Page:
Specialists who track market liquidity say it is not the total amount of money in the system that drives asset prices, rather the 'excess money', which is the supply above and beyond emergency or precautionary demands for cash.
By some metrics that excess is ebbing fast, which helps explain why pepped up stocks and bond yields have lost their zip over recent weeks and why inflation anxiety has eased just as headline rates for price rises start are on the up.
Central bank bond buying, government cash rescues and stimulus checks met surges in household savings and investor cash hoarding last year to quickly buoy all financial boats after the initial shock of the COVID-19 pandemic.
At least some of the overflow swept into stock markets, with global stock prices almost doubling to record highs from last March's nadir and still some 20% above pre-pandemic highs as a bounceback in activity gets underway.
But the picture has become confusing, with stock prices running aground near record highs.
The pace of the G4 central bank asset purchases has certainly slowed - even if temporarily in some cases. Combined with inflation fears this whacked bonds at the end of the first quarter, upsetting the "cheap borrowing forever" narrative.
But even that bond move had flattened out, with anecdotal evidence suggesting we may be back at square one.
Bank of America's monthly fund manager surveys shows last year's initial jump in average percentage cash holdings of about two points to 10-year highs near 6% has already been fully unwound and has settled at pre-pandemic levels about 4%.
Total cash held in U.S. money market funds, however, remains about $800 billion more than early 2020 levels - even if still about $300 billion off last year's peaks.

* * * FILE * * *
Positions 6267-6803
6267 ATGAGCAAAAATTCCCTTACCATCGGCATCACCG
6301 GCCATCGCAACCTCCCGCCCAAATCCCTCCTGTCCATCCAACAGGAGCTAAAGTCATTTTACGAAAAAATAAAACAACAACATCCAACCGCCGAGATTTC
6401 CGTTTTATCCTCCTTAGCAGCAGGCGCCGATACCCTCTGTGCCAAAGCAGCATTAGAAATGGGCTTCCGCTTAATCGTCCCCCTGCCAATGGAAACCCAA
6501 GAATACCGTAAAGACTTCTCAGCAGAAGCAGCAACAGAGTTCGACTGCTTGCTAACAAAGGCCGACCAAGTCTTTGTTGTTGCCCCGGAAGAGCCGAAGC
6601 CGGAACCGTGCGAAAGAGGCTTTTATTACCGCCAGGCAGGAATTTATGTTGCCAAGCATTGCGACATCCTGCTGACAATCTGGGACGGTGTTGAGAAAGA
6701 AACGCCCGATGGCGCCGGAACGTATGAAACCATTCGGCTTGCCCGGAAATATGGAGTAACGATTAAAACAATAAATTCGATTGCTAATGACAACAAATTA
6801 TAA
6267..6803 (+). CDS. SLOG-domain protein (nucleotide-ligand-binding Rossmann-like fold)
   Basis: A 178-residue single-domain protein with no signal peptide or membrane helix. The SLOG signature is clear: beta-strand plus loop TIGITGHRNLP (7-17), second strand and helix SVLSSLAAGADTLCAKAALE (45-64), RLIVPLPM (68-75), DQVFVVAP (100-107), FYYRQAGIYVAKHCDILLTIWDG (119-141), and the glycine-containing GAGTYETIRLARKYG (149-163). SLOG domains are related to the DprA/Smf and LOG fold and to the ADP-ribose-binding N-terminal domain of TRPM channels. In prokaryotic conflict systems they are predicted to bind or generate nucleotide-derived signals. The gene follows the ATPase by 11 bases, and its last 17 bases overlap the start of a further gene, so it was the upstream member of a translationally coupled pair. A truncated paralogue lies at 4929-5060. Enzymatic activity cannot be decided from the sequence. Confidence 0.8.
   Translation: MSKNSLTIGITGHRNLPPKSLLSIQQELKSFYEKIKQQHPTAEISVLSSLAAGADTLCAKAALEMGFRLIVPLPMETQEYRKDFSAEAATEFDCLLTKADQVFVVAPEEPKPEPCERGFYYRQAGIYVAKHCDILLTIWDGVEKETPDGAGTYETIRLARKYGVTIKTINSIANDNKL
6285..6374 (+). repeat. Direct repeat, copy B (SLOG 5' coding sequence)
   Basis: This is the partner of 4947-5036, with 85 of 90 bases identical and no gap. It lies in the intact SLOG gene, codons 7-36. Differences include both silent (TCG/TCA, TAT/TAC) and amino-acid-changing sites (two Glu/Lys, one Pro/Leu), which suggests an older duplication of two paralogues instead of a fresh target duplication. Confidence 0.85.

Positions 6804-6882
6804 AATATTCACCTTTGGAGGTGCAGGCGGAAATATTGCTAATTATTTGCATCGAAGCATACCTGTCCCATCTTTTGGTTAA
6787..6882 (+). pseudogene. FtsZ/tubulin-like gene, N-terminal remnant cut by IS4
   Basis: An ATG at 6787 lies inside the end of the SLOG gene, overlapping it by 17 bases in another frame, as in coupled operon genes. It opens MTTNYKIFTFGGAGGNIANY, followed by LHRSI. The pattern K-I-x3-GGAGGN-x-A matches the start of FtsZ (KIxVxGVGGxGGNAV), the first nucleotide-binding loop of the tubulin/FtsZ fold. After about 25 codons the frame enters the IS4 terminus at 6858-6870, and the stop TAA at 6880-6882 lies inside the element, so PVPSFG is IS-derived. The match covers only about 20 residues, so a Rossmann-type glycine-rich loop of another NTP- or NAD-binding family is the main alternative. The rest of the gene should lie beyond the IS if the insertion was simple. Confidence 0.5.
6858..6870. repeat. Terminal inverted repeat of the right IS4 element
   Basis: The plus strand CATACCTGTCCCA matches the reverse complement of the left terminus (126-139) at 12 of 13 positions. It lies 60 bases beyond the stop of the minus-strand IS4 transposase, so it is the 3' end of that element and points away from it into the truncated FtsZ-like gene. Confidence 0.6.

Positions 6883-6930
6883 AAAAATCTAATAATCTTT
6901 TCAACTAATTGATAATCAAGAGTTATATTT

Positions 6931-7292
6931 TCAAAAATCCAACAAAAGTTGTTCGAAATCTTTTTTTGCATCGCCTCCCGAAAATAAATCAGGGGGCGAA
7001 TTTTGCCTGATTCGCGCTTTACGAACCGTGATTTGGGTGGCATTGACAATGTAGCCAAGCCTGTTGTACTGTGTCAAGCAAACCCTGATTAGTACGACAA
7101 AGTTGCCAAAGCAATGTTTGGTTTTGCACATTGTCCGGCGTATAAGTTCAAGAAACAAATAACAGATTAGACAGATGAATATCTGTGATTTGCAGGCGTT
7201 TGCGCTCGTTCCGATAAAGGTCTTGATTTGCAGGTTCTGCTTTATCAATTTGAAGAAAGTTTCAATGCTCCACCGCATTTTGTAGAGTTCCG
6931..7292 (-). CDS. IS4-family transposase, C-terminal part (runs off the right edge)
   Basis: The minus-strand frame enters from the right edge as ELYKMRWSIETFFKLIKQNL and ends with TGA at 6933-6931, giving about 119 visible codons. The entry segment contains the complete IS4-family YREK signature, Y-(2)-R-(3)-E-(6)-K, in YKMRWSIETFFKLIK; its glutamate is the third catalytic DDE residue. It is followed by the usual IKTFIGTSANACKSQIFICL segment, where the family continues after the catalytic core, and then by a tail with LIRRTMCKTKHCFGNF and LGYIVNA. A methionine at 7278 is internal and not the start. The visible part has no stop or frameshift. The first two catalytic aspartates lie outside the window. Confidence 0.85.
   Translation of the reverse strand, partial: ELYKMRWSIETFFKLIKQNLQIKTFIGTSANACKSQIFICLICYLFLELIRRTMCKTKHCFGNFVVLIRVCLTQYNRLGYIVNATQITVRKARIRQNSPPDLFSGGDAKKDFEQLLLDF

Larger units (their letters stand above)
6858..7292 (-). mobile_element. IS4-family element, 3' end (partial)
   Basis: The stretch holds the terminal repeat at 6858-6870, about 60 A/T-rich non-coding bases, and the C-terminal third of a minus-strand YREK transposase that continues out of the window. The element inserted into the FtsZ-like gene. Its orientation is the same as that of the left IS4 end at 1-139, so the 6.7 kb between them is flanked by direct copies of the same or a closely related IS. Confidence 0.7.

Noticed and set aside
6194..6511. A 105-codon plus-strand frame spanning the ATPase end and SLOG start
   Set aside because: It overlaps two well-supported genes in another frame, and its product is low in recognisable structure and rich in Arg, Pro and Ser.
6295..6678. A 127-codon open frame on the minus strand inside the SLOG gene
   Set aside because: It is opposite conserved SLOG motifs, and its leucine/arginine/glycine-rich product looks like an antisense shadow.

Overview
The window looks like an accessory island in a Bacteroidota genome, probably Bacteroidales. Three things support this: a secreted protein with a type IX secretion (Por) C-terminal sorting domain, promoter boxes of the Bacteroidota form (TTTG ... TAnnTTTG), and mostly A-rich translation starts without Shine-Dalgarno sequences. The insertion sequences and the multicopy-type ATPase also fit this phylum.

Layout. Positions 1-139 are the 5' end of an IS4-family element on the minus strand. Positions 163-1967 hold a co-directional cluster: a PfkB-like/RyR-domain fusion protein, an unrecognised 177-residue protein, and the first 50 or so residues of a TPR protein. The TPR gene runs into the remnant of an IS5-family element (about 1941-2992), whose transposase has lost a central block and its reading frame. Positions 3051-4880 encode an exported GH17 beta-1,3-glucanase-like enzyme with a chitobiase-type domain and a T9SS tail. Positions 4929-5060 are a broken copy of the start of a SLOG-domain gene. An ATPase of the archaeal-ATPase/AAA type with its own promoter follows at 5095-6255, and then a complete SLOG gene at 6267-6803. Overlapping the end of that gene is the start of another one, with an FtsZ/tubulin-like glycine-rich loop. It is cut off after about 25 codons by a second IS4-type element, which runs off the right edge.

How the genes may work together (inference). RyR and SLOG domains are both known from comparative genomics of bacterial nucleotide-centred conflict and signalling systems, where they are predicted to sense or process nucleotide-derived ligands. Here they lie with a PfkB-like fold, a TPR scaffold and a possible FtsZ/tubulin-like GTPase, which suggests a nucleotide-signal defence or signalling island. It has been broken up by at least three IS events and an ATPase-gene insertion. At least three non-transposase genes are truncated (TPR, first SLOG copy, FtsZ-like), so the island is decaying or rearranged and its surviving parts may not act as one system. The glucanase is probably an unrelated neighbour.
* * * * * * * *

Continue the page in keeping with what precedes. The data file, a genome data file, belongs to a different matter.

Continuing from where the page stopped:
Liquidity analyst Cross Border Capital says that its index of domestic U.S. liquidity conditions is already past its peak and the percentage of central banks running loose monetary policies has fallen to 82% in March from 88% in January.
JPMorgan's flows and liquidity team has tried to clear up the picture by re-examining three key metrics of 'excess money supply' that has tracked through the crisis.
The first is when global money supply rises relative to income and spending, or as a ratio of nominal world economic output. It says that gauge, which jumped from 1.15 to about 1.4, peaked in January and will decline further as GDP expands.
Its second compares rising global money supply relative to the overall stock of stocks and bonds held by investors other than those held by banks for regulatory purposes.
JPMorgan concludes that this 'excess' has fully evaporated, with last year's jump in that ratio reversing in part due to an expansion of newly issued public equity and a new listing rush.
The final factor is arguably the most debatable and relates to the degree to which people hold cash for precautionary reasons and not immediate spending or investment.
For this JPMorgan has a model of precautionary cash demand based on "Economic Policy Uncertainty" indices that largely hinge on key words in news coverage.
As these global and U.S. uncertainty indices have plunged back to pre-pandemic levels, after the U.S. election and arrival of COVID-19 vaccines, money supply has skyrocketed relative to these proxies for money demand.
However, JPMorgan reckons that even the level of excess money is also cresting as uncertainty indices have probably fallen as far as they are likely to go just as nominal money supply ebbs, GDP expands and the equity universe increases.
"All three methodologies point to the same direction, that excess money supply or excess liquidity has likely peaked."
Changes to the course of the virus and efficacy of vaccines could of course change many of those assumptions about a seamless recovery ahead - as could expectations for the gradual slowing of central bank money printing later this year.
New factors beyond the pandemic - such as geopolitical tensions, policy accidents, corporate or banking surprises - could equally shift the dial again too.
But if the sometimes peculiar surge of the markets during the worst economic shock in a generation did indeed hinge on this view of excess money, then stock prices may well surprise in reverse during what's likely to be a record recovery ahead.
(The author is editor-at-large for finance and markets at Reuters News. Any views expressed here are his own)
(by Mike Dolan, Twitter: @reutersMikeD. Additional charts by Ritvik Carvalho, Thyagu Adinarayan and courtesy of JPMorgan; Editing by Alexander Smith) ((firstname.lastname@example.org; +44 207 542 8488; Reuters Messaging: email@example.com))